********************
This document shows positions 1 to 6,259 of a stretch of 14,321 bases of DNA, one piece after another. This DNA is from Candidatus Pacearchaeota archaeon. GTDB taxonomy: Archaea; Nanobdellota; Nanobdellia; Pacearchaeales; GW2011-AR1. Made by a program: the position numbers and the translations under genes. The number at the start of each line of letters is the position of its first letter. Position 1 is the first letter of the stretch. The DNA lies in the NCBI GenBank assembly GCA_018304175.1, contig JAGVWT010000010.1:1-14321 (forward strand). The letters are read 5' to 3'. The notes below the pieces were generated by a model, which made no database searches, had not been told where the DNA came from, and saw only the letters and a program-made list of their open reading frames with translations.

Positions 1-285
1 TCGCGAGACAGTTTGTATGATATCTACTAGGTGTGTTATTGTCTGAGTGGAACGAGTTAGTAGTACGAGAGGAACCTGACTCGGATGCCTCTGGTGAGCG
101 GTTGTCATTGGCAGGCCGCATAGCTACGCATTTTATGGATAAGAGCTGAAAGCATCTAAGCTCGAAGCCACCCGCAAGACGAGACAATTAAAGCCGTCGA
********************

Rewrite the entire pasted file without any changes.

This document shows positions 1 to 6,259 of a stretch of 14,321 bases of DNA, one piece after another. This DNA is from Candidatus Pacearchaeota archaeon. GTDB taxonomy: Archaea; Nanobdellota; Nanobdellia; Pacearchaeales; GW2011-AR1. Made by a program: the position numbers and the translations under genes. The number at the start of each line of letters is the position of its first letter. Position 1 is the first letter of the stretch. The DNA lies in the NCBI GenBank assembly GCA_018304175.1, contig JAGVWT010000010.1:1-14321 (forward strand). The letters are read 5' to 3'. The notes below the pieces were generated by a model, which made no database searches, had not been told where the DNA came from, and saw only the letters and a program-made list of their open reading frames with translations.

Positions 1-285
1 TCGCGAGACAGTTTGTATGATATCTACTAGGTGTGTTATTGTCTGAGTGGAACGAGTTAGTAGTACGAGAGGAACCTGACTCGGATGCCTCTGGTGAGCG
101 GTTGTCATTGGCAGGCCGCATAGCTACGCATTTTATGGATAAGAGCTGAAAGCATCTAAGCTCGAAGCCACCCGCAAGACGAGACAATTAAAGCCGTCGA